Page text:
We need to move far beyond the typical communication techniques of the past, and create a powerful strategy for reaching the most distracted audience in the history of the world. Essentially, it's about getting our message heard. It's about telling our story, and making that story connect with your audience.
A brand new world
What is a brand? It's simply telling a compelling story about a product, person or organization. In other words, what do people think of when they think of you?
What is the story that surrounds your life and ministry? What does that story mean to your church, congregation, or community?
Ultimately, the key to effective branding is that a successful brand isn't what you say it is, it's what they say it is. For instance, it doesn't matter if your pastor is the most gifted leader in the community if people think he's a con-artist. It won't matter that you're a brilliant preacher if your congregation thinks you're a hack. And it certainly won't matter that a humanitarian organization is global if nobody's ever heard of it.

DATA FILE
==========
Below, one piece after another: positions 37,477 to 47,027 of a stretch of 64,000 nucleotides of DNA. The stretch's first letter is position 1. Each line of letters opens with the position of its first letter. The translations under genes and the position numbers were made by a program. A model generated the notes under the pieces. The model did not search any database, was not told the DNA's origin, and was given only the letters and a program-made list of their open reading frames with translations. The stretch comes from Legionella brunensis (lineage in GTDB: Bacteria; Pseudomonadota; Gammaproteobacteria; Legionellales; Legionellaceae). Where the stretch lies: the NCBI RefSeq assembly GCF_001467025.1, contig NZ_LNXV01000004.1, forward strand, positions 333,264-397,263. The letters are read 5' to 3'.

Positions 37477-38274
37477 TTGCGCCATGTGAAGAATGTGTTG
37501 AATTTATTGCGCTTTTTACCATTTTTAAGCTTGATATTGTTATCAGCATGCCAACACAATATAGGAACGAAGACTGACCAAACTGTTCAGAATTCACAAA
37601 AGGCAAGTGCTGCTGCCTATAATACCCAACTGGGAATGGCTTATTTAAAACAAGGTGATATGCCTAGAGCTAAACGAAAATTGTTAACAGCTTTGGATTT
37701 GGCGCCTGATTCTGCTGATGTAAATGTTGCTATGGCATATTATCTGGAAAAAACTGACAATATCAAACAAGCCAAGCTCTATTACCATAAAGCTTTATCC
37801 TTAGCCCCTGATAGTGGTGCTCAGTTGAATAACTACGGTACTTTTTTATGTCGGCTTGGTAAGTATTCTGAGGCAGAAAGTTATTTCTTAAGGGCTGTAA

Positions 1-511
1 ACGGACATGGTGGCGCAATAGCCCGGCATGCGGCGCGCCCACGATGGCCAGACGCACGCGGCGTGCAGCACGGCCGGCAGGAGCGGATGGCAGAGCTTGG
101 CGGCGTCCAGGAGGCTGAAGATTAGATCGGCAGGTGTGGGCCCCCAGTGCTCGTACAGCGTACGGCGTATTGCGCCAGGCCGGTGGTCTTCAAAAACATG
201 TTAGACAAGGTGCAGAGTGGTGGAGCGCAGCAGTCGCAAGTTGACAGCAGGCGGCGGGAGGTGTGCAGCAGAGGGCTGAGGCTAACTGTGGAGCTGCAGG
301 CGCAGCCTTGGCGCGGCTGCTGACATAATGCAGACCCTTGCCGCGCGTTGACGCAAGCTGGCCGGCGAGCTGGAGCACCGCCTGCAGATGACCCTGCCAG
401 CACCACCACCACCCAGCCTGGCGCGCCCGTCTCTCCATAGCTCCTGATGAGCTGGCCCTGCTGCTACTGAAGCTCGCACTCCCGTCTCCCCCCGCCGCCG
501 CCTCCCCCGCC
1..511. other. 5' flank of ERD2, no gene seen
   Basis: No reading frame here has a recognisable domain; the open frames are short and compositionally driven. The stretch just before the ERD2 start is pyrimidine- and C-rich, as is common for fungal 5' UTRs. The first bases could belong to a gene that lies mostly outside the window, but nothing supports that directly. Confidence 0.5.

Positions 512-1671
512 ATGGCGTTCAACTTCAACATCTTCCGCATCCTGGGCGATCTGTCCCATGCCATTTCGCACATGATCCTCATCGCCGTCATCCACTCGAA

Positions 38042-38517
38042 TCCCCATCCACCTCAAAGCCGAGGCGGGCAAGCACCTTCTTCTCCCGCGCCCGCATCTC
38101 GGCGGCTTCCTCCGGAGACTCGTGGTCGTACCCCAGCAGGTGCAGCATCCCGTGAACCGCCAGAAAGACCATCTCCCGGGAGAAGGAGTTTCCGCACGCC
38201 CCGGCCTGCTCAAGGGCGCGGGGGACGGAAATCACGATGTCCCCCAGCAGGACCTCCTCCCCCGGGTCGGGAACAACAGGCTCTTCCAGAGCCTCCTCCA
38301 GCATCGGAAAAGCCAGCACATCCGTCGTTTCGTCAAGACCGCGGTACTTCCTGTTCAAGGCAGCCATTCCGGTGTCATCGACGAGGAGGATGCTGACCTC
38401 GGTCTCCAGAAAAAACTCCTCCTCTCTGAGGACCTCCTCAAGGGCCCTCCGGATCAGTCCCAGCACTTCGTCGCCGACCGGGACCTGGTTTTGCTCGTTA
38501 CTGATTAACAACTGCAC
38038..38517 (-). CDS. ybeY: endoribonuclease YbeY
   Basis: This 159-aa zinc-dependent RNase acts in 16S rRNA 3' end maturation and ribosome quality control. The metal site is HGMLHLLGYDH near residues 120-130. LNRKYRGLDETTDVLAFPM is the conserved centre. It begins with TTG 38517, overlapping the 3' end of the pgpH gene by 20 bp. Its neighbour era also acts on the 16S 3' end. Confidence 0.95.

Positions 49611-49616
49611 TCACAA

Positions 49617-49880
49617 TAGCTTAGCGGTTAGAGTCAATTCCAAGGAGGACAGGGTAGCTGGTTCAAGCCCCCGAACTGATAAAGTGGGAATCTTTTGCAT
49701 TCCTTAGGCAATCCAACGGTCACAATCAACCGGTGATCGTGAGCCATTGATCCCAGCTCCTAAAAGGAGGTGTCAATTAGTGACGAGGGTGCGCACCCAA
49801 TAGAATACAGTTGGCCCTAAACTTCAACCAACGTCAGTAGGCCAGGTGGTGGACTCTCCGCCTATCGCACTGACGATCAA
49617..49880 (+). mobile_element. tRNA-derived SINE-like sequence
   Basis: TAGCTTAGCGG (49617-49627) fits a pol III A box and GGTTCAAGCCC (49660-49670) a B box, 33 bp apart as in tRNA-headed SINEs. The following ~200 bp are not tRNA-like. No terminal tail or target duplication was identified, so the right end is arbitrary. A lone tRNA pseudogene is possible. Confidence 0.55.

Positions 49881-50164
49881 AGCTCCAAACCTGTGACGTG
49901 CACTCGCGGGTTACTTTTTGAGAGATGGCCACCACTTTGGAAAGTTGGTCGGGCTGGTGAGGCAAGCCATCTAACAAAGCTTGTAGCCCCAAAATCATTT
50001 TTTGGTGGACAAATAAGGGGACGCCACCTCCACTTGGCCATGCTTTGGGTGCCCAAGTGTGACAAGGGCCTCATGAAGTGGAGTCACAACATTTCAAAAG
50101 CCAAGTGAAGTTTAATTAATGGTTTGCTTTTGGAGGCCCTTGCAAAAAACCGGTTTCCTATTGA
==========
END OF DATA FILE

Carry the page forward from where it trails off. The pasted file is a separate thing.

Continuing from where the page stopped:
In other words, it's about perception.
Telling an effective story about your church, ministry, project or yourself, begins with understanding the power of perception. In a media-driven culture, perception can be even more important than reality, because with the advent of technology, word travels fast. Whether it's a simple email message or text message that's forwarded exponentially to everyone in your address book, a viral video that's distributed though the web or the convenience of cell phones, in the digital age, it's tough to keep a lid on bad news, as various American presidents have discovered with White House leaks.